This study aims to examine the efficacy of intensive urate-lowering therapy for treatment of bone erosion in people with gout. The study hypothesis is that intensive oral urate-lowering therapy to maintain serum urate concentrations <0.20mmol/L results in healing of bone erosion as evidence by improved bone erosion scores in people with erosive gout.

Recruitment is complete for this study.

Please feel free to contact the researchers if you have any questions about this study

Bone & Joint Research Group 
University of Auckland 
Auckland Hospital 
Private Bag 92 024 
Auckland 

Thrishila Parshu Ram
Phone: +64 9 923 3133
Email: t.parshuram@auckland.ac.nz

 

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Finding the genes for gout and its treatment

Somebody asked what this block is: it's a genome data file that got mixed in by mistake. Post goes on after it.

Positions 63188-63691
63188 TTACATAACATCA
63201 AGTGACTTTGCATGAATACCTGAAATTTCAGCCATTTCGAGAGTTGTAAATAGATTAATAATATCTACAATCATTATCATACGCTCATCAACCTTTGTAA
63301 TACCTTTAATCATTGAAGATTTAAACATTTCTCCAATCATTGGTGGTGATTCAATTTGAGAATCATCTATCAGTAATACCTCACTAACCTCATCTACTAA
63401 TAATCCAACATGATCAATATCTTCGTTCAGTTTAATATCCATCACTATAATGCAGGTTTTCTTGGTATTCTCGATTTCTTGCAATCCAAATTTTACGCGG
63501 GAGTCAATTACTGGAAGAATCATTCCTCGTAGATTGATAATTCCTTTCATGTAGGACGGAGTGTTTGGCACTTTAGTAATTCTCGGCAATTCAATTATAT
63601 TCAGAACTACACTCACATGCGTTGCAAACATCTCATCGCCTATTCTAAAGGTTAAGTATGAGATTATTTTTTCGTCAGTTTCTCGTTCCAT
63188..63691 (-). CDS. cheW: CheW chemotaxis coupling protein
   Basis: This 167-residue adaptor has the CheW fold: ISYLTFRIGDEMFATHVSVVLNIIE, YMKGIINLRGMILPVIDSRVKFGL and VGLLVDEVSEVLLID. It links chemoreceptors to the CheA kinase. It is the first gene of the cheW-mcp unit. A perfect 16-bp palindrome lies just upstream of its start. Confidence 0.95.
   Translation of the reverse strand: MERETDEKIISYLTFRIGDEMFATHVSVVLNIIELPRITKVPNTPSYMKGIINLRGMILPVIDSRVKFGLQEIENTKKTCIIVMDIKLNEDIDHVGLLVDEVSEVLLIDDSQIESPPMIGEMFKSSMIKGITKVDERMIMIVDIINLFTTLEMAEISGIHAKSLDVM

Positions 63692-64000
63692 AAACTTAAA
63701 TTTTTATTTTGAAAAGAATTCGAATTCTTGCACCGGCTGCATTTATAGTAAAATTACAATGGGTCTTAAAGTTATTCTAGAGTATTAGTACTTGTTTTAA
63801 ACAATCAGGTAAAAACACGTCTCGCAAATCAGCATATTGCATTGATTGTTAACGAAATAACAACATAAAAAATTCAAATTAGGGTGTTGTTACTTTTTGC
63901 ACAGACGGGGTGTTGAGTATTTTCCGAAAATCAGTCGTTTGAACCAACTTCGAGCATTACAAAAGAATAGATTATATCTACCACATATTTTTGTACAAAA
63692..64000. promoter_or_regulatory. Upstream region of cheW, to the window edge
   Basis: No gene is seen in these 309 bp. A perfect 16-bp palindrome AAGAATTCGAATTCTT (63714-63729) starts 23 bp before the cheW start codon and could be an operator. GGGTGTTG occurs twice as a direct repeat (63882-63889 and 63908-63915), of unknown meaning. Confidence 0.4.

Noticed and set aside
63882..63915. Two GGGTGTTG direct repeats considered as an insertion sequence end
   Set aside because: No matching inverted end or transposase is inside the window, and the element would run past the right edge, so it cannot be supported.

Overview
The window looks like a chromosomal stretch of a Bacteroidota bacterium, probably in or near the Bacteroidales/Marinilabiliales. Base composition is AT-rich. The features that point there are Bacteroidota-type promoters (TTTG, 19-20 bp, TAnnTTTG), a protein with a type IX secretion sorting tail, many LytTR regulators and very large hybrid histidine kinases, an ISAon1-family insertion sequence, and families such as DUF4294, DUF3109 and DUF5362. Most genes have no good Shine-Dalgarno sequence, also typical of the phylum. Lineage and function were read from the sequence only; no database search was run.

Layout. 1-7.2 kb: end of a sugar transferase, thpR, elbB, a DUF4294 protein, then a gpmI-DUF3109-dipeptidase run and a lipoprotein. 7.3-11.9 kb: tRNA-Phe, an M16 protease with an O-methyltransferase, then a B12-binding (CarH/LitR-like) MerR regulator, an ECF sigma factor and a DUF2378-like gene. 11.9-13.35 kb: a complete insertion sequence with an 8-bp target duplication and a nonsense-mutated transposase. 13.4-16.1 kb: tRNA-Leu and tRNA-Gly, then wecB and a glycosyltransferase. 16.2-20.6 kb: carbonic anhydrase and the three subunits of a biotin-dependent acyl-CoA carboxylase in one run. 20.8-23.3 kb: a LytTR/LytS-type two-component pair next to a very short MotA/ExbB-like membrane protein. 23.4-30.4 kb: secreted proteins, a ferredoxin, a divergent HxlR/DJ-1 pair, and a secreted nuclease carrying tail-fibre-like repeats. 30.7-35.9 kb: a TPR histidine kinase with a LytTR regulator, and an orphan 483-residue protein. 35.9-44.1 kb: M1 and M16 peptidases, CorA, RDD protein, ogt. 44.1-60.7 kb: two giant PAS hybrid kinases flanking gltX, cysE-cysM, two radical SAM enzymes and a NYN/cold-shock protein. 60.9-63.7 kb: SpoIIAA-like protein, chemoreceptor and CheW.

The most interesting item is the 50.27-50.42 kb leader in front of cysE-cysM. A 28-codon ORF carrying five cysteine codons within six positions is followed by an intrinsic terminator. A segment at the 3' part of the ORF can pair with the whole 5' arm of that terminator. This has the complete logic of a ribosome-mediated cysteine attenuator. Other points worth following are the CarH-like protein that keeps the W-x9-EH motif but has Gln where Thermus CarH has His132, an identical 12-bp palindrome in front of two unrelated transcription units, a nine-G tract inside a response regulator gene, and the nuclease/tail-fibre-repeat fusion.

nicola dalbeth 2015

Professor Nicola Dalbeth - Principal Investigator

Dr Anne Horne - Study Coordinator

Thrishila Parshu Ram - Study Coordinator

Bobby Mihov - Study Coordinator

Gout is common a common form of arthritis affecting about 5% of the New Zealand adult population. It causes attacks of severe joint pain. In the longer term, the joints can become permanently damaged. Allopurinol is the most common drug used to treat gout. However many people continue to have attacks of gout. It’s been known for a long time that gout is partly genetic because of certain genes that we inherit from our parents. We want to find out what these genes are, and how they cause the disease. We also want to find out why some people do not respond well to the drug allopurinol, which is used to treat gout. This may be because certain genes influence the way the allopurinol works. This involves looking at the DNA, the genetic code material found inside the blood. DNA from people with gout is needed.